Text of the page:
Singapore’s focuses for the upcoming business year will be in cloud computing and electricity. Currently, business payments for cloud computing services will count as investment in automation equipment, and a study has been prepared for importing electricity into Singapore to diversify its power source portfolio.
Singapore’s unemployment rate unexpectedly fell last quarter after companies in the services and construction industries increased hiring. The current resting unemployment rate is 2%. Singapore, ranked by the World Bank as the easiest place to do business, has cut taxes in recent years to encourage investment and companies have hired hundreds of thousands of foreigners to fill positions.
Singapore’s economy expanded 14.5 percent last year, boosted by two new casino resorts. Assets under management in Singapore have risen fivefold to $1.2 trillion since 2001. The city-state has the highest proportion of millionaires in the world.
Singapore is also considering increasing penalties and enforcement against money laundering and terrorist financing. In March, it was criticized in a U.S. State Department report as being vulnerable to money launderers.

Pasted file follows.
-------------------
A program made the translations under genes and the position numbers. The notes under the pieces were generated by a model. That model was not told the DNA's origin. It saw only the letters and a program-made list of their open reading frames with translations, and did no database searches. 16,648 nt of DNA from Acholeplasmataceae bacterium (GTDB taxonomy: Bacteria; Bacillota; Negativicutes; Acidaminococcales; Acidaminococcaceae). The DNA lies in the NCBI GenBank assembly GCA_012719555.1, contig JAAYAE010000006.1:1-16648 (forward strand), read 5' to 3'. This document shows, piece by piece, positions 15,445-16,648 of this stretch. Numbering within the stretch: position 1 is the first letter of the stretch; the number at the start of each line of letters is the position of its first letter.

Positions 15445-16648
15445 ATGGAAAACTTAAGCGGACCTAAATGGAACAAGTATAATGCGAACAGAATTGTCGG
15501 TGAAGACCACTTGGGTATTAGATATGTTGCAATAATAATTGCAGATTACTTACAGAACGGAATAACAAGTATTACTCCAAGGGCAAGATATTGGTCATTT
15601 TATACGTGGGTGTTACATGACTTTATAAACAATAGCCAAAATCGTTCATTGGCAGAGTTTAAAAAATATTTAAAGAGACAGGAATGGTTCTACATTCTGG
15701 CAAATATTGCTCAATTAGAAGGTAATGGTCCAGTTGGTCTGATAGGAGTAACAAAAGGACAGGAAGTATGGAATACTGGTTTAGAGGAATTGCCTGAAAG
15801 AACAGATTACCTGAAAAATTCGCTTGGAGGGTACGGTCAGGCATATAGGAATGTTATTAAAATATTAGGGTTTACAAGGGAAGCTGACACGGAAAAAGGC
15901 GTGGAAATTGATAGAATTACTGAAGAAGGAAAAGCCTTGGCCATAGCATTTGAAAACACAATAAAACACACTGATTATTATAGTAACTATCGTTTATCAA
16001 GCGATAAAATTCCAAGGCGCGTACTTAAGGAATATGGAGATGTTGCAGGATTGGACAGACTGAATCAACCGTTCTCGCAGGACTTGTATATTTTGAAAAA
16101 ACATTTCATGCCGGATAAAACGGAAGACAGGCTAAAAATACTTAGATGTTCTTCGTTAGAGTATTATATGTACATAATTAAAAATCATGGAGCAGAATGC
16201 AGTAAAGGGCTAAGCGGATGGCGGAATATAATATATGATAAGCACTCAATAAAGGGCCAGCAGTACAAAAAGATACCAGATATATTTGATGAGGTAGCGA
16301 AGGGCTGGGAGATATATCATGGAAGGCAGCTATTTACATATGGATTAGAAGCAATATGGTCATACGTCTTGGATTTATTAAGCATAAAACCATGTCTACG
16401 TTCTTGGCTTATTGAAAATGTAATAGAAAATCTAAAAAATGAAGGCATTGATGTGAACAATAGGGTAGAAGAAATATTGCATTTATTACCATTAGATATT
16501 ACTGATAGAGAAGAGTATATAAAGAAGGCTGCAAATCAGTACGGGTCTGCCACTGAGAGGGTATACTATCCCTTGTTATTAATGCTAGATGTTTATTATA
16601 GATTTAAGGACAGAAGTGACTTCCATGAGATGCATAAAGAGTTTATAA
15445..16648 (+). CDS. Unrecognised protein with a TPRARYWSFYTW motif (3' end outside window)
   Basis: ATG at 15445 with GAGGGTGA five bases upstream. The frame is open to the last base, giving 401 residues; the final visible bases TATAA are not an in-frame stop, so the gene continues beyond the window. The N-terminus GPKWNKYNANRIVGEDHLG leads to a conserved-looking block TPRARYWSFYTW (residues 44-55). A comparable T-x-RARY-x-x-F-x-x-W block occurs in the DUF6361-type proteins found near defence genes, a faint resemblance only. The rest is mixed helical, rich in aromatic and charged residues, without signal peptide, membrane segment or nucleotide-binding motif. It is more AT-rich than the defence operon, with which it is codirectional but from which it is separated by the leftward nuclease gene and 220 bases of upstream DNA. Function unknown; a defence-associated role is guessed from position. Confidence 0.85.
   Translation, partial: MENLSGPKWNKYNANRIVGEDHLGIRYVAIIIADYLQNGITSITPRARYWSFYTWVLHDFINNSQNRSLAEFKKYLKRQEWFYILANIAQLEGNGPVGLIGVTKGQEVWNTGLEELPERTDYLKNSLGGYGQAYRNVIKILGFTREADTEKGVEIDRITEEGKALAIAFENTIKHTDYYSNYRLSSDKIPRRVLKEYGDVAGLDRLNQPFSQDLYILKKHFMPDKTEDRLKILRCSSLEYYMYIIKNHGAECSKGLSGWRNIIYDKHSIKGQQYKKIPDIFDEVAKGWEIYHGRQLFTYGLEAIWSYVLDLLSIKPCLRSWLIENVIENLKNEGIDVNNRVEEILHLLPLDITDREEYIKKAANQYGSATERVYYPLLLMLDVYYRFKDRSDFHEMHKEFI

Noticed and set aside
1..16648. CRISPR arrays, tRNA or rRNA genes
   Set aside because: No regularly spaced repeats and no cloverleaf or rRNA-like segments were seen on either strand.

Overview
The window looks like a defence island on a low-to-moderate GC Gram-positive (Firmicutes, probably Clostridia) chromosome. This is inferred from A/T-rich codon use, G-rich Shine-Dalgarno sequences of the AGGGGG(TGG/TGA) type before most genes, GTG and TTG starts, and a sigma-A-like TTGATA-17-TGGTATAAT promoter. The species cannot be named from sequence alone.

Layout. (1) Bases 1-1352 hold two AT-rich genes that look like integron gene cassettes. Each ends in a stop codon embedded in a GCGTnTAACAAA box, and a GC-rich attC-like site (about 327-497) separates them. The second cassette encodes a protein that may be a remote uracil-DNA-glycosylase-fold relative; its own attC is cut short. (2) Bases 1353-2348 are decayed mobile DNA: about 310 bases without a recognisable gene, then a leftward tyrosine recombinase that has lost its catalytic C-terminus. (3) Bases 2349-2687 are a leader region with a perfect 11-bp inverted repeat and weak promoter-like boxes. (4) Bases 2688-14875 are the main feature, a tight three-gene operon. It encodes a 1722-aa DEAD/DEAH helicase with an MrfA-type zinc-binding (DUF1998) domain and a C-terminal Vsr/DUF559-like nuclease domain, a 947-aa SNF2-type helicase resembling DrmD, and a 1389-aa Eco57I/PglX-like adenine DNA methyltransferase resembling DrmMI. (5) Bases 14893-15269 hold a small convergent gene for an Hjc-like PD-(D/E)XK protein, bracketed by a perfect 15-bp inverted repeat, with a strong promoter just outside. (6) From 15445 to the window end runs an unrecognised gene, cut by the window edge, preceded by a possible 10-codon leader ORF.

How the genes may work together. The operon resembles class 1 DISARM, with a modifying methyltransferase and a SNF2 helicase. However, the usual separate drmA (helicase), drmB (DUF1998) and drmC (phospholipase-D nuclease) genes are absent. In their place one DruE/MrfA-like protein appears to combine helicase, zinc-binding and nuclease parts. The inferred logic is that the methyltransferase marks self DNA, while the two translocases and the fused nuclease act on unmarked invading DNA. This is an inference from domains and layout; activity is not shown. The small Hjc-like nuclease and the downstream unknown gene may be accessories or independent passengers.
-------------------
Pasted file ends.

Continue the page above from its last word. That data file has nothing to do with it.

Europe’s woes hit ships: According to Wall Street Jouranl reports, the world’s largest container shipping companies, Maersk Line and rival Orient Overseas (International) Ltd., will be announcing next week cuts in shipping volume in 2012, with capacity on Asia-to-Europe routes reduced. The shipping industry depicts the strength of the global economy, because it reflects international trade volume. A slight rebound in 2010 gave false promise of a upward trend. But with current economic doubts in Europe, for many this is an indicator of euro-zone debt disrupting international trade.
Popular Hong Kong Jeweler Opening 2nd Largest IPO this year: The Hong Kong jewelry retailer Chow Tai Fook is opening an initial public offering in December to raise $3 billion. This will be the second-largest amount raised through an IPO, after Glencorp’s dual listing for $10 billion in Hong Kong and London in May.
Irish drug exports set to fall by billions: Expiring drug patents may mean the strength of Ireland’s drugs industry may turn into a weakness. The country is still under austerity measures in a post-IMF bailout. Sales totalling more than $26 billion will decline by more than half as their patents expire. According to a Bloomberg report, five of the world’s top-selling dozen medicines, ‘blockbuster drugs’, are produced in Ireland, including Lipitor, Viagra, Botox, Zyprexa, and Singulair. Ireland’s 12.5% corporate tax rate attracted many American corporations, most notably the pharmaceutical giants Pfizer, Merck & Co., and Eli Lilly. Ireland grew as an attractive location for corporations seeking tax breaks and looking to break into European markets.